In general the Washburn alpine is similar to alpine flora of other regions (i.e. Cooper et al., 1997; see Aho, 2006, for extensive comparisons). However, there are several exceptions. Of particular note, Bupleurum americanum, Eritrichium nanum, and Dryas octopetala, and one major genus, Trifolium (e.g. T. dasyphyllum, T. haydenii, and T. parryi) are absent on Washburn although they are often dominant in adjacent alpine areas including the granitic Beartooth Plateau (Lackschewitz, 1994; Aho, 2006). Hypothetically these absences may be due to a number of factors including Washburn's andesitic substrate, and its insular characteristics (small size and isolation). Two of the listed missing species are documented calciophiles, D. octopetala (Bamberg and Major, 1968; Komárková, 1979; Willard, 1979), and E. nanum (Bamberg and Major, 1968). D. octopetala, B. americanum, and E. nanum are also missing from andesitic alpine areas in the Southern Rockies (Rottman and Hartman, 1985; Baker, 1983) and coastal cordilleras (Hunter and Johnson, 1983). D. octopetala occurs, albeit rarely, in the nearby andesitic Northern Absarokas and Gallatin ranges (Aho, 2006). The genus Trifolium is also missing from the Northern Absarokas (Aho, 2006). However its presence/absence appears unrelated to andesitic substrates since it is also missing from the granitic Tetons (Spence and Shaw, 1981) while occurring on the andesitic soils in the Southern Absarokas (Thilenius and Smith, 1985).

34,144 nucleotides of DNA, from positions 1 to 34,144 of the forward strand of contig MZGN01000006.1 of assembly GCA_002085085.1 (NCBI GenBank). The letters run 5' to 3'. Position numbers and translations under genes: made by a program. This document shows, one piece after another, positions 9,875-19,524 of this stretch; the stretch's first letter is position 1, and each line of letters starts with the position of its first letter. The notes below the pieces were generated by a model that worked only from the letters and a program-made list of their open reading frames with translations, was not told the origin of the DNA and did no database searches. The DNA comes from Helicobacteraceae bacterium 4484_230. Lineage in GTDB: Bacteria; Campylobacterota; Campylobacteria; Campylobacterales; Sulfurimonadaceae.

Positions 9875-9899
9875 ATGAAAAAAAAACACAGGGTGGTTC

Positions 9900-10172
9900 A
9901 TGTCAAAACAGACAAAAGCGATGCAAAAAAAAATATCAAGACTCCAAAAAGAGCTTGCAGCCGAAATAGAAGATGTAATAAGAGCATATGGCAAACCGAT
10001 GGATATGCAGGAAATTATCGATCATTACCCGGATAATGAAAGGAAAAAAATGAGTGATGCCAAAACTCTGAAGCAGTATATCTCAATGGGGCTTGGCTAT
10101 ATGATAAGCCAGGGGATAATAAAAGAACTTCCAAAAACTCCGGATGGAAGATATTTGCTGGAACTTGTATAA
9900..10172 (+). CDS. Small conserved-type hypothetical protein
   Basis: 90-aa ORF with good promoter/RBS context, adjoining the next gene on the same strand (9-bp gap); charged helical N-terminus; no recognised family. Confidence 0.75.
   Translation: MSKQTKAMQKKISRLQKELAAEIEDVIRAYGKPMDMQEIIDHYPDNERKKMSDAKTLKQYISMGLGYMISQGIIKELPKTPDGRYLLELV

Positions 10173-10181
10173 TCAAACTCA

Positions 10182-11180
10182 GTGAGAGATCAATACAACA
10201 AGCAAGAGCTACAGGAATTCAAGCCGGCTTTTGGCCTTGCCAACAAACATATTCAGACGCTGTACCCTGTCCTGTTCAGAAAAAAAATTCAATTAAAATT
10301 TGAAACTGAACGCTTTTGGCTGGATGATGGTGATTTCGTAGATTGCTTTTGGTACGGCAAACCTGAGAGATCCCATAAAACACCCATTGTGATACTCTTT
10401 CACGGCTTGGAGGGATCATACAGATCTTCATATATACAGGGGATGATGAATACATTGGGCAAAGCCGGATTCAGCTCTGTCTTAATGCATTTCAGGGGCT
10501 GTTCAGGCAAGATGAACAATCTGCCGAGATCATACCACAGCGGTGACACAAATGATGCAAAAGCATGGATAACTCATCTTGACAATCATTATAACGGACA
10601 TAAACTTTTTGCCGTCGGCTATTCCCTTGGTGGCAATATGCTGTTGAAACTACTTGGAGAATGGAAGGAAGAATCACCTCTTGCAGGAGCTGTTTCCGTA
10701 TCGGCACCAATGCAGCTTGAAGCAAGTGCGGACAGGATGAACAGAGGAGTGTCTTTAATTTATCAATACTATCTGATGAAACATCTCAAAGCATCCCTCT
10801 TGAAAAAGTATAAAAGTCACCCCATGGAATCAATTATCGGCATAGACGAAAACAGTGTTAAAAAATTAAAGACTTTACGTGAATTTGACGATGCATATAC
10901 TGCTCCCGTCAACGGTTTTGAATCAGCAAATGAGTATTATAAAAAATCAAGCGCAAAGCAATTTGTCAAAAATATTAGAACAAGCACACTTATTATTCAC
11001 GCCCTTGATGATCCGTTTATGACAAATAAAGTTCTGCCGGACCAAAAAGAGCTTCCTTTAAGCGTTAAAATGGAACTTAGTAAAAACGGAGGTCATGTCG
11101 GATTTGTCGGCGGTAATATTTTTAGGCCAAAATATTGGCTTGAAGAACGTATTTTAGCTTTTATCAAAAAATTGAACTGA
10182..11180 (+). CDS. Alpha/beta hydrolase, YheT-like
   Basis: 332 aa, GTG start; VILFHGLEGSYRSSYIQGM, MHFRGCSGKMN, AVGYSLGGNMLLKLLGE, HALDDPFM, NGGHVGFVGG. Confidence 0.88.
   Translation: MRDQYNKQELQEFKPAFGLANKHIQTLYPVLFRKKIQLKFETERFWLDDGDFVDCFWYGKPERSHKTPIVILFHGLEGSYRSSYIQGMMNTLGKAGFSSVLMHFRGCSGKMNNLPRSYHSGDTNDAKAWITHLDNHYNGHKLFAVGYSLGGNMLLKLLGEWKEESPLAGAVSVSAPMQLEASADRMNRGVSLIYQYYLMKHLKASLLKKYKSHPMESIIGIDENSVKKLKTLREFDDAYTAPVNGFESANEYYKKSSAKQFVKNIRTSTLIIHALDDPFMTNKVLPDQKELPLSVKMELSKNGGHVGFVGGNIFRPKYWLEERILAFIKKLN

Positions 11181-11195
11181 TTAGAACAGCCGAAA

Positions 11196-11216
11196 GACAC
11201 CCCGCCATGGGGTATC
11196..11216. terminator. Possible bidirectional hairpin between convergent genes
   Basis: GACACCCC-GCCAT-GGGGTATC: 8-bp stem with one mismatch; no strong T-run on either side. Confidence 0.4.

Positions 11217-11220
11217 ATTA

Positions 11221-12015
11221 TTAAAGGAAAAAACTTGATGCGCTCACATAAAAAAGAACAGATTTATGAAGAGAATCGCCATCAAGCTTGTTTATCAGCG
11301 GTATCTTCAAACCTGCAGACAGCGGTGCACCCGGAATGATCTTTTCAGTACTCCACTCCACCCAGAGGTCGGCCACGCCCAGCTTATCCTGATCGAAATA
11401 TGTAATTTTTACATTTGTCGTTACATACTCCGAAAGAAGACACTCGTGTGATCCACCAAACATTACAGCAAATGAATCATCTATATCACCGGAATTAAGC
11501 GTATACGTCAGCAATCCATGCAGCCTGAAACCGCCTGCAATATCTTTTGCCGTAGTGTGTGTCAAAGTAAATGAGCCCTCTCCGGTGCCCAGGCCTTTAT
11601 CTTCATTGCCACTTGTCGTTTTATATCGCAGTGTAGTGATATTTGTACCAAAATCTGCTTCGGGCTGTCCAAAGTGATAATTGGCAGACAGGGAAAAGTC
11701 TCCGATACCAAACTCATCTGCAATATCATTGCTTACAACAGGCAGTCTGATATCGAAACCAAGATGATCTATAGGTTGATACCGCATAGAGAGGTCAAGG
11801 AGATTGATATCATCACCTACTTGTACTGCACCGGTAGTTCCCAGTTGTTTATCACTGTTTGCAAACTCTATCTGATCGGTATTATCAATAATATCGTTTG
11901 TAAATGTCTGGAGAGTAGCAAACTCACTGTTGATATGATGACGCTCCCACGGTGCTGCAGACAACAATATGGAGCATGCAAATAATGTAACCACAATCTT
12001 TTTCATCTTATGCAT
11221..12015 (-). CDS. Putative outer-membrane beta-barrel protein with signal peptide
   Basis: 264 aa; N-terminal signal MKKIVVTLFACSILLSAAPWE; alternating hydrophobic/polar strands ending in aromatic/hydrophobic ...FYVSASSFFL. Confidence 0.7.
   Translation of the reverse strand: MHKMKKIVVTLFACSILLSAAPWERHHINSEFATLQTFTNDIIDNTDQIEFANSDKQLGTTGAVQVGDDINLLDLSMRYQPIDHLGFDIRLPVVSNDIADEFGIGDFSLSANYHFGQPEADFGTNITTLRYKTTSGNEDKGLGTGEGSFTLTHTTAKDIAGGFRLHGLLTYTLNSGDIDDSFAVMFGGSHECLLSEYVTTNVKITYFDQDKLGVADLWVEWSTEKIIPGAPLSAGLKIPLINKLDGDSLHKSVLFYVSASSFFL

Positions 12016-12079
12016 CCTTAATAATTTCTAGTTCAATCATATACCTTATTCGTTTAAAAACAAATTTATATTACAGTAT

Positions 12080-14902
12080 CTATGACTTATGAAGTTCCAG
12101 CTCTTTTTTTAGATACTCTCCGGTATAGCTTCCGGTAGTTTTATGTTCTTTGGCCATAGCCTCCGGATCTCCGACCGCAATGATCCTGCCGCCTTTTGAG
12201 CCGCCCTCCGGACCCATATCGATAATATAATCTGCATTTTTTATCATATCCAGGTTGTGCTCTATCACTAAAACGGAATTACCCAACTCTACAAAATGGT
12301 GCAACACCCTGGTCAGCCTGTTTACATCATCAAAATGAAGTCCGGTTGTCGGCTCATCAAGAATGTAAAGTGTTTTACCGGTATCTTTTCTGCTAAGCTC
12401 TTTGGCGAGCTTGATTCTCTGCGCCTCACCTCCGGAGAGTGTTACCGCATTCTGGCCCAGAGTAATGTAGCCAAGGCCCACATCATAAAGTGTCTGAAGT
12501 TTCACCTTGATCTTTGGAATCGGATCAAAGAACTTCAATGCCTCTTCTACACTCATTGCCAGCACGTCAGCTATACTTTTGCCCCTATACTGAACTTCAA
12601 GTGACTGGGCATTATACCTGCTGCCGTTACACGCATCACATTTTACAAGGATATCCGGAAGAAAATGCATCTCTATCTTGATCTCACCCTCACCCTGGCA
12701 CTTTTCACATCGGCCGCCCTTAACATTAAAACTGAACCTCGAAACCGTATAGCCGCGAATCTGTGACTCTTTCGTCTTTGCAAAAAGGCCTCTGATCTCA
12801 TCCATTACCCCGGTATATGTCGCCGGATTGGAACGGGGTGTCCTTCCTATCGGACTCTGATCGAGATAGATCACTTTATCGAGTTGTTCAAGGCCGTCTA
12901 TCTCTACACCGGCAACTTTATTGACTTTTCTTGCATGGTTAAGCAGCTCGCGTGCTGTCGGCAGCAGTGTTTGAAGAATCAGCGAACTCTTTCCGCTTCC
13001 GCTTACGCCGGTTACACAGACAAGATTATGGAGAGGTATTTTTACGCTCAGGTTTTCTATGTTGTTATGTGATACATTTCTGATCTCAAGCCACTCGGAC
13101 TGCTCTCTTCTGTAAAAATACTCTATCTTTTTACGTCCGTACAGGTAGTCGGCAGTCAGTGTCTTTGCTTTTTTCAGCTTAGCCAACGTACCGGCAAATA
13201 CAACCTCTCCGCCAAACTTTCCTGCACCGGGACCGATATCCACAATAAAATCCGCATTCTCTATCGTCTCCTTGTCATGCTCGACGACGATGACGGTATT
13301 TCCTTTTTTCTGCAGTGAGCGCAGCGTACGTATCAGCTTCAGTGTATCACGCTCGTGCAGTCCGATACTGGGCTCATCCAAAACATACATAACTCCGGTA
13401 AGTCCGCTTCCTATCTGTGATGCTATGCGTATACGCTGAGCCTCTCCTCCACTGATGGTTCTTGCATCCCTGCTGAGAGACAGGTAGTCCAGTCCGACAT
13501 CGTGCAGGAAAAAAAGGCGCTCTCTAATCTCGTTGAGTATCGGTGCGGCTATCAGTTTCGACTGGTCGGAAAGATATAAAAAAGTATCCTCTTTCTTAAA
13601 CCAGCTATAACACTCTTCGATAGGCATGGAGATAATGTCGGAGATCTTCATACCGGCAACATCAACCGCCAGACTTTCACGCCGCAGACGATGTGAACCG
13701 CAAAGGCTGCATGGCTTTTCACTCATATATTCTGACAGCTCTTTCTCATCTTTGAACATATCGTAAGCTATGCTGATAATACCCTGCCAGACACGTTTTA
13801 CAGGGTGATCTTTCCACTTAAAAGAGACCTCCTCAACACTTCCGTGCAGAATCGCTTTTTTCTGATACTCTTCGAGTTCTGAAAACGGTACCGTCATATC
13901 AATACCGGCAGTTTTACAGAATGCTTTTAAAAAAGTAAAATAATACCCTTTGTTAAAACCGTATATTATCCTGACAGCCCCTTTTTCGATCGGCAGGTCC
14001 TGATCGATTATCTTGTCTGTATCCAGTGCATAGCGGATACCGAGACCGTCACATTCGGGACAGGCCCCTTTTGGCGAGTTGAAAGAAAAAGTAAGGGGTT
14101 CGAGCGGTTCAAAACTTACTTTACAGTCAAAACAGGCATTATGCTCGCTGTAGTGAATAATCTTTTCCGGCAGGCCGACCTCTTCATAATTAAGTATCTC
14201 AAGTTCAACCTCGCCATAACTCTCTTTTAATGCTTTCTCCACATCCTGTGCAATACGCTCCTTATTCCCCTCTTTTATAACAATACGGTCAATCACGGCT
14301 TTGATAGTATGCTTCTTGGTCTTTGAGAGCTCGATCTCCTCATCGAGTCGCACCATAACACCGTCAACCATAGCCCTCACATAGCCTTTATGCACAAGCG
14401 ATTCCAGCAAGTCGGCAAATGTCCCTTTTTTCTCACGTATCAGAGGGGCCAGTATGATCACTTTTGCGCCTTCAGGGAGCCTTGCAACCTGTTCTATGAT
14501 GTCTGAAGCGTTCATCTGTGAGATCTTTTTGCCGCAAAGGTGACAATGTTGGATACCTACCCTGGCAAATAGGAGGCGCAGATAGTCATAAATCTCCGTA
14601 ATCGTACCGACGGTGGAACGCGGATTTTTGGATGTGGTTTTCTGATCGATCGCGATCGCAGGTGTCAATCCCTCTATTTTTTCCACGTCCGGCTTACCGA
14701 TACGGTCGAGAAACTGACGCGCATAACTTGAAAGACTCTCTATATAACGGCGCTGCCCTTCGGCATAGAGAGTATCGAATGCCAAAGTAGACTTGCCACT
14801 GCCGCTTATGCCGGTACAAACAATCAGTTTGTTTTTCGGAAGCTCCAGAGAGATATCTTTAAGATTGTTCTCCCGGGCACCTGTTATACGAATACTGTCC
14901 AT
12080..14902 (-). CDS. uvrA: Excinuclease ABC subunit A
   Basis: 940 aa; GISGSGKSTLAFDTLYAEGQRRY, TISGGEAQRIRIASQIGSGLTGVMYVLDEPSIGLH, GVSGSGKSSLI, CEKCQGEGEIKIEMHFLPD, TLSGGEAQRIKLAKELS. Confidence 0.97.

Community Composition